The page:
Needless to say, it is relief when you finally reach the bottom and there are also trees. The trail has old rock walls on both sides as you make your way toward the beach. The first beach is what I call a "false" beach as it's really just a landing area for canoes/kayaks so you have to backtrack a bit to get over to the Captain Cook Monument area where there is a cement landing stuck in between all the lava rock. It was great to be here and reflect back on the pictures my parents took of it when they traveled by it via a boat tour they took in March 1966. I'm 66 and their trip was 56 years ago. In fact, we had already traveled in some of their footsteps when we were at Volcanos National Park and would continue for the rest of our trip.

We geared up and jumped in the water as this has a coral bottom so they don't want you touching the coral which is certainly understandable. Since we had a sunny sky the water seemed much clearer so we saw a lot more coral and sea urchins and pretty color fish. When I got home I watched a lot of video to learn the name of the fish; kind of like learning the names of wildflowers. Mia wasn't able to get really clear pictures so I couldn't depend on google lens. In about 15 minutes, it went from a few people being in the area to hordes; guess we didn't get down early enough so if you do this, GO early to avoid some of the crowd.

Poor Puja got stung by an urchin so she was not a happy camper and would have to 3-leg it up and the other pup, much older, had to be carried for a bit. The one advantage in all of this is we got to stop a lot. It was hot and humid with barely a breeze. They have these little signs with numbers that are about every 1/4 mile as you get to the last mile on the top. Because of our speed, I didn't think it was nearly as hard as I thought it would be. Puja eventually rallied as well and was back to four legs for the last 1/2 mile. We did pass by the remnants of a dead goat that we didn't notice on the way down.

By this time there was lots of people coming down. We started around 7:30 AM and it was now around 11. Would I do this again, yep, but start earlier. I think the snorkeling was also better here but it might have been because of the sun being out too. The snorkel gear was pretty rough on my gums so I think I would try to find something better in that regard. You can take tour boats/kayaks/canoes over to this bay as well to snorkel. However, it's hard to get in and out of kayaks, especially getting back in.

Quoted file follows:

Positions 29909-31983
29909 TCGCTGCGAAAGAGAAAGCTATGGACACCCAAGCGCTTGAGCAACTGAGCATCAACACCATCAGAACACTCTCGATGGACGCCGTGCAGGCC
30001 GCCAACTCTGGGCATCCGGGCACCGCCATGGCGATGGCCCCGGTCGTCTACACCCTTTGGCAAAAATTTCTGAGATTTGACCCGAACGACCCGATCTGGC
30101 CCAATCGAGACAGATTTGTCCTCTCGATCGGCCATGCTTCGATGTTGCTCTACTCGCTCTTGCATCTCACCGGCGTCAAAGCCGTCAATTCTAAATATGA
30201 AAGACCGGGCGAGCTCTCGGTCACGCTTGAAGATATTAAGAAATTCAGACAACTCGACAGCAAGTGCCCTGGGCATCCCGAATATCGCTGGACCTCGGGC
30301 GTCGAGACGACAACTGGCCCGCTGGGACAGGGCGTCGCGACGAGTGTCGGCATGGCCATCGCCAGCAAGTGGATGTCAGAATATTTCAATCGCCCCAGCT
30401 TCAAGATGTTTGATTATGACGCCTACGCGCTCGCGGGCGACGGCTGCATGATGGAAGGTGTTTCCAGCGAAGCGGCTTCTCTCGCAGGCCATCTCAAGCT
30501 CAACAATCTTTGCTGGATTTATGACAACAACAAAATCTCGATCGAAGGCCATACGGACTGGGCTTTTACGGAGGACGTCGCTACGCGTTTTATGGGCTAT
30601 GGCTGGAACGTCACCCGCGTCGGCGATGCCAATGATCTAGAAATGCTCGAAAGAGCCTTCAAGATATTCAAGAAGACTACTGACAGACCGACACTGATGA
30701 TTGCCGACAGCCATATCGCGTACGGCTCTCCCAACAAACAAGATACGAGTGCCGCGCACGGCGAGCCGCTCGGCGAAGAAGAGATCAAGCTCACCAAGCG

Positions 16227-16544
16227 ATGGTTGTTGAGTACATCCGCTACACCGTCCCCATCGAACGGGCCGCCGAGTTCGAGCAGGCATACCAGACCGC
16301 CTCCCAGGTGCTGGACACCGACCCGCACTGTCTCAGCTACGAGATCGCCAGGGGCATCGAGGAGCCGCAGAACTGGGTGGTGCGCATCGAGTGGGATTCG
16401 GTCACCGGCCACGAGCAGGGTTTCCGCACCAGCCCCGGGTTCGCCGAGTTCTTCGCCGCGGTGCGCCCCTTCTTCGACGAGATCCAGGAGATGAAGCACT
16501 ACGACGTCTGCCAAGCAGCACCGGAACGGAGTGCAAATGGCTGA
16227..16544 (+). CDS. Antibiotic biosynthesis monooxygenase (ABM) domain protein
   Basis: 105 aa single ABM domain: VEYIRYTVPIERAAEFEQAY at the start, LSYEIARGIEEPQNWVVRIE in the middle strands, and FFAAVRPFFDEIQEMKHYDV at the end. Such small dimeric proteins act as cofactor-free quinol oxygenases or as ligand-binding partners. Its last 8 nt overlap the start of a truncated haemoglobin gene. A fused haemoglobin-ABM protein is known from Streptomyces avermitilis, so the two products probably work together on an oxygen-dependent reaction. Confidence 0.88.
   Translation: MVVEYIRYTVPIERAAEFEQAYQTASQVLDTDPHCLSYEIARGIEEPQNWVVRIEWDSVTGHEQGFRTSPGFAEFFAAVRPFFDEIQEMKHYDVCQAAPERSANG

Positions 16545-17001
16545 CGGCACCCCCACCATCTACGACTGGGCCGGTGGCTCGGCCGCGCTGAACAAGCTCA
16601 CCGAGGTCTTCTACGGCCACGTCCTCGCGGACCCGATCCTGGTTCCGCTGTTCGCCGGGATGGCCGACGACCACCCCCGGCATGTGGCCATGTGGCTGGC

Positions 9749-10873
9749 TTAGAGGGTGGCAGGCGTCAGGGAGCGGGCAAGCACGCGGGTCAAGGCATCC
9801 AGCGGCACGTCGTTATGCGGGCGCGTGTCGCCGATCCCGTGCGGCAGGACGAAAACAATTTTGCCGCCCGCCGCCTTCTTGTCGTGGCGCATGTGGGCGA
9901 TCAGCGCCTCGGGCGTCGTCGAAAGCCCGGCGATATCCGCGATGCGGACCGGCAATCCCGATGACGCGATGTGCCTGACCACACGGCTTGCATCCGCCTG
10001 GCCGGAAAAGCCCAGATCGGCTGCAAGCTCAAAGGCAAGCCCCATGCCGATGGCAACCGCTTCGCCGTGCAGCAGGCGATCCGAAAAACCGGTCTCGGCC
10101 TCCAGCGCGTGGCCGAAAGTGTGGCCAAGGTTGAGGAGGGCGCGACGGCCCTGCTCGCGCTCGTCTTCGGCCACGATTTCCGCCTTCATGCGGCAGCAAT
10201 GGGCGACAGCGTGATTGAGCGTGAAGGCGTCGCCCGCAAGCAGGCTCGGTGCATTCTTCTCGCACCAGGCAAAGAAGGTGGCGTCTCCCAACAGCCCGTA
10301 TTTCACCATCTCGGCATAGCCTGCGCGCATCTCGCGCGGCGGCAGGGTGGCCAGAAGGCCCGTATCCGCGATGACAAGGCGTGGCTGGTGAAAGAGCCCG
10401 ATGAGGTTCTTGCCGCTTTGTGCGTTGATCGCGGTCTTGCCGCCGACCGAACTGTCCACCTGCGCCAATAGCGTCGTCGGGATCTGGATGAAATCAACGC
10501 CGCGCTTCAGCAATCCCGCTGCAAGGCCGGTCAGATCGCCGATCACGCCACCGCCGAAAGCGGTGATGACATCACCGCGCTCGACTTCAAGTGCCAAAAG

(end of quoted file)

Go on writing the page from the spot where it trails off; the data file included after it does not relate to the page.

Now it was time to eat so we went back and picked up cousin Connie and changed. We ate and drank at The View in the Kona Country Club. Our view was down toward the bay where we had nite snorkeled with the Manta Rays. I had the Poke Nachos which was also recommended in the video. However, these poke and wonton chips, was a little disappointing. The Mai Tai was tall and good plus I had a local brew; yep, I was thirsty.

After a break we headed back out again and drank our way around a little bit of Kona downtown starting with Don's Mai Tai Bar in the Royal Kona Resort where I had a classic Mai Tai and we shared a flight of Mai Tais including a Mai Tai Rita with tequila. All of them were good. Next we went to Lava Java and finished the evening at Foster's Chicken. All of these stops had wonderful views to the water.

WATCH: Going down - 1.94 miles. Interesting that for lowest elevation it show --ft, highest 1212 ft. 113 avg bpm, 135 max (46% Zone 2, 54% Zone 1) burning 338 calories. Starting temp 63.8, sunny and 12% humidity finishing at 8:41AM
Coming up - 1.93 miles. Low point --ft, highest 1218 ft. 138 bpm (ya, that went up a little), 161 max (29% Zone 4, 43% Zone 3, 13% Zone 2, 15% Zone 1) burning 634 calories finishing at 11:10AM.

Two Step Beach including morning in Kona [ youtube video ]
Two Step Beach snorkeling [ youtube video ]
Pu'uhonua O Honaunau National Historical Park [ youtube video ]
Captain Cook Trail and Monument [ youtube video ]
Captain Cook Bay snorkel and hike and downtown Kona [ youtube video ]
Fauna [ checklist ]
[ checklist ] Common myna
For me, sometimes it's just as much about the journey as the destination.
Oh, and once in awhile, don't forget to look back at the trail you've traveled.